How to Fix a Broken Tooth 

How to Fix a Broken Tooth 

Teeth break all the time. Whether it's from crunching on ice or getting tackled in a football game, your teeth can break. When you have a broken tooth, you must search for an emergency dentist near me. A broken tooth can create more serious problems in the future. So, the sooner you get it fixed, the better. Below, we discuss how to fix a broken tooth. For dental care in Denver, CO, contact OG Dental today.

Did You Know There Are Various Kinds of Tooth Breaks?

The word "broken tooth" seems to be somewhat general, and you might assume that there is a single procedure for repairing a broken tooth. Broken teeth, on the other hand, come in a variety of shapes and sizes. The procedure for repairing chipped tooth material differs from that for repairing broken tooth cusps. In reality, there are several ways to break a tooth, some of which you might not even be aware of. There are some examples:

What Happens if a Broken Tooth Isn't Fixed?

When patients tell us they have a broken tooth, we often ask what kind. Although this generic term seems obvious, there are several ways your tooth can break. The break will determine your treatment plan. Some of the most common ways to break your tooth are:

  • Cracked tooth
  • Broken cusp
  • Chipped tooth
  • Split tooth
  • Craze lines
  • Broken tooth

They're all very similar in the sense that they can lead to more serious problems if not treated. Leave repairing your broken tooth up to the professionals. Our friend Dr. Dave Moghadam, an emergency dentist in Easton, PA, says if you try to treat a damaged tooth on your own, you'll likely do more harm than good. Our team understands how painful breaking a tooth can be. Below are a few ways you can stop the pain or bleeding:

  • Avoid applying the medication directly to your tooth.
  • If you're bleeding, bite down gently on gauze for roughly ten minutes.
  • If at all possible, avoid eating until you can see your emergency dentist. If you must eat, then stick to soft foods such as yogurt or soup.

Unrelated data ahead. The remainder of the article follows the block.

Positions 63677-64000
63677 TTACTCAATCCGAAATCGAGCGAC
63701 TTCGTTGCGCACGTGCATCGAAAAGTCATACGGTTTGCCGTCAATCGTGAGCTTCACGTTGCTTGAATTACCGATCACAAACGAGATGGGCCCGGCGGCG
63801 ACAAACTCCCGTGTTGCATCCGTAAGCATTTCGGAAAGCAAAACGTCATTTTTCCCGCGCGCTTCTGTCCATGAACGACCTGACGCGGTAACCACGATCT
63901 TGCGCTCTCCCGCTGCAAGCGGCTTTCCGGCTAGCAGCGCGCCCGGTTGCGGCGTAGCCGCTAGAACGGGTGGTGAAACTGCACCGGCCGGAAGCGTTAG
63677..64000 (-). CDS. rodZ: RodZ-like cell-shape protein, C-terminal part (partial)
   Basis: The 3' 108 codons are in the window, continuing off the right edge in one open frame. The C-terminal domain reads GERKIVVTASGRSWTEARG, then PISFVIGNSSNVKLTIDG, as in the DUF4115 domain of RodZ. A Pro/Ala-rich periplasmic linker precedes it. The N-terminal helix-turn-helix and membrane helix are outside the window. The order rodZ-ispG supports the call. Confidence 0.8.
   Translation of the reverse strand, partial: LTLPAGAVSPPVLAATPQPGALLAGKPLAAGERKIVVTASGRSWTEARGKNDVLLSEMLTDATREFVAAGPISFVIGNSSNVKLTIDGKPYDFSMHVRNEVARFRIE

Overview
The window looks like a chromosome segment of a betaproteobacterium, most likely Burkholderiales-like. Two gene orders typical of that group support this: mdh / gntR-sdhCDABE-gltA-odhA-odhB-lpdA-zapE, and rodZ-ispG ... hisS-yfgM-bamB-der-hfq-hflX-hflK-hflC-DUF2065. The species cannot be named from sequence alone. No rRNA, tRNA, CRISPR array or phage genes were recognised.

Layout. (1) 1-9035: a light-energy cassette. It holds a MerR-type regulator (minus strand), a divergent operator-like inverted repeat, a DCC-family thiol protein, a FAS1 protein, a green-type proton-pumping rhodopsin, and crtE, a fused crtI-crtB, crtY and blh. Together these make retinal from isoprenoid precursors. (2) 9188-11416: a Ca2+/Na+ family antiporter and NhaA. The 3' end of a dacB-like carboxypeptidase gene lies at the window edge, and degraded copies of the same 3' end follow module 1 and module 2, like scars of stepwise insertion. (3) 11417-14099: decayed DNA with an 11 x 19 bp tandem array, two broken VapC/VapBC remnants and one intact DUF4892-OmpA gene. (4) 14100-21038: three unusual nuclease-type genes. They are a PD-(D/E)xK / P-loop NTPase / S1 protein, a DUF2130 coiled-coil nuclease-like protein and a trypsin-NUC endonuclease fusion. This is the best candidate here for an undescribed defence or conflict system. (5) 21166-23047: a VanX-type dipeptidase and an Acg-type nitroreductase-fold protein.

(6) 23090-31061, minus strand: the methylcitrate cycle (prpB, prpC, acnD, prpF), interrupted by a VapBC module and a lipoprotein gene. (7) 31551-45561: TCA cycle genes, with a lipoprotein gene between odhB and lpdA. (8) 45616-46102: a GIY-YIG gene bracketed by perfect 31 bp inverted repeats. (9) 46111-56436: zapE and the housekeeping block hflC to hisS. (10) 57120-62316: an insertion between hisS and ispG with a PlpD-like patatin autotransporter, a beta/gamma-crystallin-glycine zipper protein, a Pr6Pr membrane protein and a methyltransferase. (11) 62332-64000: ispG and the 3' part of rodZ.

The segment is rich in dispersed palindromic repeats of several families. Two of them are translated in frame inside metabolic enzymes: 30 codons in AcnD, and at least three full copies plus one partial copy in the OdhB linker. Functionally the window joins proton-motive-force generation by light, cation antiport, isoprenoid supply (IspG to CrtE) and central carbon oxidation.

• Applying ice to your face will help with swelling. Avoid applying ice directly to the tooth.
  • To relieve pain before you can see your dentist, take over-the-counter pain relievers as directed. If you are bleeding, avoid medications like Asprin. These types of medication are known to thin your blood, causing you to bleed more.

Knocked-Out Tooth

Seek professional dental care immediately if you're ever in a situation where your tooth falls out. Note: Your Denver dentist can reattach a damaged tooth if you save it. If your tooth gets knocked out, put it in a jar of milk. Depending on the situation, Dr. O'Grady may be able to reattach the tooth.  

What If You're Not Sure If Your Tooth Is Broken?

Many people visit their Denver dentist when they are in pain due to a tooth injury. A broken or chipped tooth, on the other hand, does not always hurt. If the split in your tooth does not enter the pulp, it is unlikely to cause pain. Similarly, some cracks are only painful when chewing, especially when releasing a tooth. Many dentists will use advanced dental technology to further examine the seriousness of the break, say our friends at Digital Doc LLC. 

No matter the cause of a broken tooth, you should always contact your dentist. Dr. O'Grady and his team will access your smile and recommend the next steps. You may need a dental crown, tooth extraction, or other restorative dental treatments. Contact OG Dental to schedule your treatment today.